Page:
When you hire a disability attorney, they typically work on a “no win, no fee” basis. This means they only get paid if they win your case. On average, they’ll take about 25-30% of the backdated benefits you receive, with a cap set by the Social Security Administration. According to the National Organization of Social Security Claimants’ Representatives (NOSSCR), this usually comes to about $6,000, but it can vary depending on how complicated your case is.
The good news is, if your attorney doesn’t win your case, you won’t owe them anything. It’s a way to give you peace of mind during what can be a stressful time. And if you do win, under the Equal Access to Justice Act (EAJA), the government might have to cover your attorney fees.
Most disability attorneys stick to this standard payment setup, making sure you have access to the legal help you need when going for disability benefits. It levels the playing field, so you’re not going up against the government alone.
What Does a Disability Attorney Do?
A disability attorney specializes in helping individuals through the often-intricate process of obtaining Social Security Disability Insurance (SSDI) benefits. They’re dedicated to advocating for those unable to work due to disabilities, providing vital financial support.
To begin, the attorney thoroughly assesses a client’s situation to determine if it aligns with SSDI eligibility criteria. They meticulously gather pertinent details such as medical records and work history to construct a robust case. Additionally, they guide clients through the extensive paperwork required by the Social Security Administration (SSA), ensuring all documents are accurately and punctually submitted.
Throughout the journey, the attorney serves as a bridge between the client and the SSA, managing communications and safeguarding the client’s interests. They may also offer valuable insights and prepare clients for hearings or appeals if needed.
Ultimately, a disability attorney significantly bolsters the likelihood of a successful SSDI claim, offering indispensable support to those grappling with the challenges of a disability. Their expertise is pivotal in navigating this process effectively.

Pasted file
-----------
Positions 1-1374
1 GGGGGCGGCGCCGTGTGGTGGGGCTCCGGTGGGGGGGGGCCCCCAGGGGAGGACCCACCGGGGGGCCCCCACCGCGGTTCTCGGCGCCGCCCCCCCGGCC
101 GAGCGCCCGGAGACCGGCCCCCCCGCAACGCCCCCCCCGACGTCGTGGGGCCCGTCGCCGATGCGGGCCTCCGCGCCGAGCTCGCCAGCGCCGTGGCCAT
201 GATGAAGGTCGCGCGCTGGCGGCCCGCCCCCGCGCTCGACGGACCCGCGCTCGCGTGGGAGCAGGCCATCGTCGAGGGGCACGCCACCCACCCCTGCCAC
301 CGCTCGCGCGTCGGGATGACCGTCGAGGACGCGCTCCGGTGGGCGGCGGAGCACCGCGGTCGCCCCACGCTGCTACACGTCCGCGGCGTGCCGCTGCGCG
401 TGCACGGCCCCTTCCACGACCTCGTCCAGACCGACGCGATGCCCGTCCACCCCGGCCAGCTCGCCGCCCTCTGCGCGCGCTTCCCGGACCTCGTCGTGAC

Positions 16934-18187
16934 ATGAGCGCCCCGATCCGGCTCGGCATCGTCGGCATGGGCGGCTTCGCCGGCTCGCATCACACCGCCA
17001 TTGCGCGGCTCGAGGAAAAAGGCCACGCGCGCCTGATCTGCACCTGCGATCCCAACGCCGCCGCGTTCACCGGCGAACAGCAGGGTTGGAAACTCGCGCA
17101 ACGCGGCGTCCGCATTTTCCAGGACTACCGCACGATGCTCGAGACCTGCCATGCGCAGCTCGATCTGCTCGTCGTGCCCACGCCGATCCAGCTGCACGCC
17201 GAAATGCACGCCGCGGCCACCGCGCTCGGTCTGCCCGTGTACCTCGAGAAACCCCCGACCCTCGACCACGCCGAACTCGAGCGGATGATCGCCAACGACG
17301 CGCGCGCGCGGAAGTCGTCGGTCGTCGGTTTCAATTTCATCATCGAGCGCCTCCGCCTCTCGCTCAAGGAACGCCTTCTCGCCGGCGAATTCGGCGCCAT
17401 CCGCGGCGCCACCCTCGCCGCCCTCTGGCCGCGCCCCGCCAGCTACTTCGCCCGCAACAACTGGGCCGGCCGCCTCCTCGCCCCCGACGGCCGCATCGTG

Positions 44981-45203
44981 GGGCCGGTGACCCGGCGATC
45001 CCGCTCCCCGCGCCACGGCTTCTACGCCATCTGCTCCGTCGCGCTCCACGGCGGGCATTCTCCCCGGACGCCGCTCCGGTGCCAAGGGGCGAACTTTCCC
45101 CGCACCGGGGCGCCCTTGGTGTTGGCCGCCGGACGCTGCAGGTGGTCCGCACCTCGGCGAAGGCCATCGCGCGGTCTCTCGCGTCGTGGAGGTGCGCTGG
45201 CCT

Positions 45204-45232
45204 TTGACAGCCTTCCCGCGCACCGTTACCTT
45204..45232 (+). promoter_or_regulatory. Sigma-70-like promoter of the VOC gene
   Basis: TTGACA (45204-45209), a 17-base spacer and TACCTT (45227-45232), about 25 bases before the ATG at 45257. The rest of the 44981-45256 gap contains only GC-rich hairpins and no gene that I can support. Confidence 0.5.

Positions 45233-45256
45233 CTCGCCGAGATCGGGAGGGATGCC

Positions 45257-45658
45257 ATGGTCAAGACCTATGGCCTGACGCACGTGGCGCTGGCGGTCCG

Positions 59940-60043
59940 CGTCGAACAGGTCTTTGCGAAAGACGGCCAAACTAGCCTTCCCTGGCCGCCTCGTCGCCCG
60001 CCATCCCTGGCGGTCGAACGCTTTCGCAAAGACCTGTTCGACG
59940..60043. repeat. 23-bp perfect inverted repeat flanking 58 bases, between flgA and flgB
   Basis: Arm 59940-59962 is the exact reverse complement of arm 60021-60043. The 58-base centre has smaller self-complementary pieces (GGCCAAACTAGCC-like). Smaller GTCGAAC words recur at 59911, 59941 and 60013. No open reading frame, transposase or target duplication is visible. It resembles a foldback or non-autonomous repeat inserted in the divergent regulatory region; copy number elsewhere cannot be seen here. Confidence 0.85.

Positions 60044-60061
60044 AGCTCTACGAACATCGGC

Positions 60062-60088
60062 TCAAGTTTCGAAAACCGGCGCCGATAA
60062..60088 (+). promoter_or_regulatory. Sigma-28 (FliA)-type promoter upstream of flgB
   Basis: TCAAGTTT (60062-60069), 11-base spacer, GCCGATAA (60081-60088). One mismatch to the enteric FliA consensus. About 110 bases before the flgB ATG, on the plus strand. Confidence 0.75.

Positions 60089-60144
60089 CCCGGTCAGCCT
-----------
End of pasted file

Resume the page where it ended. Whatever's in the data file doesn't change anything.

How Much Does a Disability Lawyer Charge?
The process begins with a free consultation. They’ll get to know you and discuss your medical history, work background, and how your disability affects you. They’ll also break down the ins and outs of the SSDI process and give you a realistic take on your chances. It’s a chance to feel comfortable and decide if this partnership feels right.
Once you’re on board, your attorney gets to work. They’ll gather all the important information, such as medical records and work history. Then, they’ll help you with the SSDI application forms, making sure every detail is correct. They’re your liaison, sending off your application to the SSA on your behalf.
Once your application is in, your attorney steps up as your advocate. They handle all the back-and-forth with the SSA, making sure everything stays on course. If there’s any additional paperwork needed, they have it covered. They’re also there to get you ready for any hearings or appeals that might come up.
Most disability attorneys work on a “no win, no fee” basis. That means they’ll only charge a percentage, usually around 25-20%, of the retroactive benefits if they win the case. If things don’t go in your favor, you won’t owe anything.
Occasionally, attorneys might bill by the hour, but it’s a bit of a rarity in disability cases. This usually applies to specialized services beyond the standard SSDI process, like handling related legal matters.
For specific tasks in the SSDI application process, some attorneys might offer a set fee. This keeps things clear and gives you a heads-up on the costs tied to certain stages of your case, like document preparation or attending hearings.